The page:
Philip Rash sometimes gets the chance to fly with former students. Here, Rash poses near his plane with Amanda Kilgore ’08.


After Hours: Philip Rash

Philip Rash: Math Instructor and Aviator

Position: Math Instructor

Years at NCSSM: 11

Home: Originally Salisbury, NC, then the mountains (when he attended Western Carolina University), now Durham

What he does outside of work: He flies. Philip has his pilot’s license and even has his own plane – a 4-seater Piper Cherokee 140. He credits his father with sparking his interest in aviation. “I’ve always had an interest in flying as long as I can remember,” says Philip, whose father used to work on helicopters in the military. “I can blame that one on my dad, I guess,” he laughs. Philip got his license 15 years ago, after he began taking lessons during his first year of teaching. When a colleague began taking lessons, he thought, “This is something I can do too.” Now he flies between 50 and 100 hours a year, for everything from beach trips to professional conferences. This summer he flew up to New Hampshire for a math conference at Phillips Exeter Academy, and on another trip, took a perfect sunset flight around New York City with an aviator friend and his daughter.

The community feel of aviation is something he really enjoys, he says. There are conferences, talks at pilots’ association meetings, and just hanging out. “A lot of people I know are either from work, church, or from flying. Sometimes I just go to the airport and end up hanging out with whoever is around.”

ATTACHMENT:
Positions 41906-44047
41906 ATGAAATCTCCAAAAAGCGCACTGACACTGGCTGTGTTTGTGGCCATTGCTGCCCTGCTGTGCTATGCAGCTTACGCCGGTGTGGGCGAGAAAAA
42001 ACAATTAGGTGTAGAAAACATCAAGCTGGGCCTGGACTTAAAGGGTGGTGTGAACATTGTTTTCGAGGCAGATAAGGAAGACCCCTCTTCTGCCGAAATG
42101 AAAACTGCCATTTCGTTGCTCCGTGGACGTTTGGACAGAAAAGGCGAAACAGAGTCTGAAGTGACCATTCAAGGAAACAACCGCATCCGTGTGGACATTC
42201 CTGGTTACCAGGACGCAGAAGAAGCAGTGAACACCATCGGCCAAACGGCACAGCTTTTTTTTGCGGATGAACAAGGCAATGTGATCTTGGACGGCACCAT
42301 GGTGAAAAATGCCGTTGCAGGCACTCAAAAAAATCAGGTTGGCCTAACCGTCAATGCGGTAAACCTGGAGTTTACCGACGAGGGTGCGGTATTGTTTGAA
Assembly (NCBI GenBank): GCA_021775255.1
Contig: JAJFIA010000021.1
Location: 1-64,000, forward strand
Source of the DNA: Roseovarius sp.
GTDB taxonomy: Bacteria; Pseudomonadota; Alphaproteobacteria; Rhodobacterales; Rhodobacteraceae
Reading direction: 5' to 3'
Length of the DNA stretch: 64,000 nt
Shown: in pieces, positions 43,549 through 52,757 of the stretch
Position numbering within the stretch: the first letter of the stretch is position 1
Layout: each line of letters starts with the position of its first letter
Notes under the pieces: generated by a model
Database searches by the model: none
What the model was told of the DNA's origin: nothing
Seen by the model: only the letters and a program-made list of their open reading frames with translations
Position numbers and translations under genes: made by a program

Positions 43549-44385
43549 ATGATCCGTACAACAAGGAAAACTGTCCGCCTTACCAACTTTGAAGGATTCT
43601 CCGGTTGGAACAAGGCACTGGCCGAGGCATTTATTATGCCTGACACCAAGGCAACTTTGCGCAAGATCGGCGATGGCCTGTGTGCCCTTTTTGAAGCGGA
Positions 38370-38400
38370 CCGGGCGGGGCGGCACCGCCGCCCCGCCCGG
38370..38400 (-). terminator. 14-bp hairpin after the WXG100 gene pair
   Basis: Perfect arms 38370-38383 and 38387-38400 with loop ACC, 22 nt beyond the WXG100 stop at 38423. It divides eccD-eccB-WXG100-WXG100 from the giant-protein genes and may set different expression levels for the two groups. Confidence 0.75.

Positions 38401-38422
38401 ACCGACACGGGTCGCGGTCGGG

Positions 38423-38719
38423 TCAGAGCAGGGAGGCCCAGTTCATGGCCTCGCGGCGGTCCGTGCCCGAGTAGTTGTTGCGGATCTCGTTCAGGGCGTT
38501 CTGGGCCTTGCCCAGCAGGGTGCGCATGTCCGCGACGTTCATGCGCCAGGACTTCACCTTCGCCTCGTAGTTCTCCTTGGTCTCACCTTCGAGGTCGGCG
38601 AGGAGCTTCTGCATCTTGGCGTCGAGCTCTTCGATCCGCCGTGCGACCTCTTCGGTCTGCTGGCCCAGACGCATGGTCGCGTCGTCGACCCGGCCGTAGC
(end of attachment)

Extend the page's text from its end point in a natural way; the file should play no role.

One of Philip’s favorite places to fly is Ocracoke Island, NC, part of the Outer Banks, where the Wright Brothers made the iconic first flight (which took place on the northern end of the Outer Banks in Kitty Hawk, NC).  “I’ve actually never driven to the Outer Banks,” he says, “I’ve just travelled there by air.”

His favorite thing about flying? “This idea that you’re just up there above everything else. And, you don’t have to worry about as much traffic.”

What coworkers may not know: Many colleagues know that he flies, but, he says, “maybe not that I drive an electric vehicle. That’s probably because it doesn’t look like an electric vehicle. It’s an old Dodge Dakota that’s been made to be electric.” Philip spent two years retrofitting the old truck, ripping everything out of the engine compartment then rebuilding it as an electric vehicle. He watched videos and researched online to guide him through the process, finding advice from others and figuring some of it out as he went along. “It’s amazing what you can find on the Internet!” he says.

Best part of his job: “Getting to work with some really interesting students and colleagues.” He stays in touch with many of them. “There is something really different here, about Science and Math. People seem to stay in touch a little better.” Just this summer, he was able to visit with an alumna graduating from the California Institute of Technology. From time to time, he even gets to go flying with alumni.

Favorite perk of working at NCSSM: The opportunity to teach Mini-Term. “At what other high school would I get a week to just talk about flying with the students?” And quite a few students who take the aviation Mini-Term go on to get their pilot’s license. One student took his Mini-Term course then went on to take flying lessons, and even inspired her father — who began his flying lessons virtually the day she got her certificate.

One thing about working here that you’d do differently: “Probably try to keep my office cleaner.”

Interview by Sophie Williams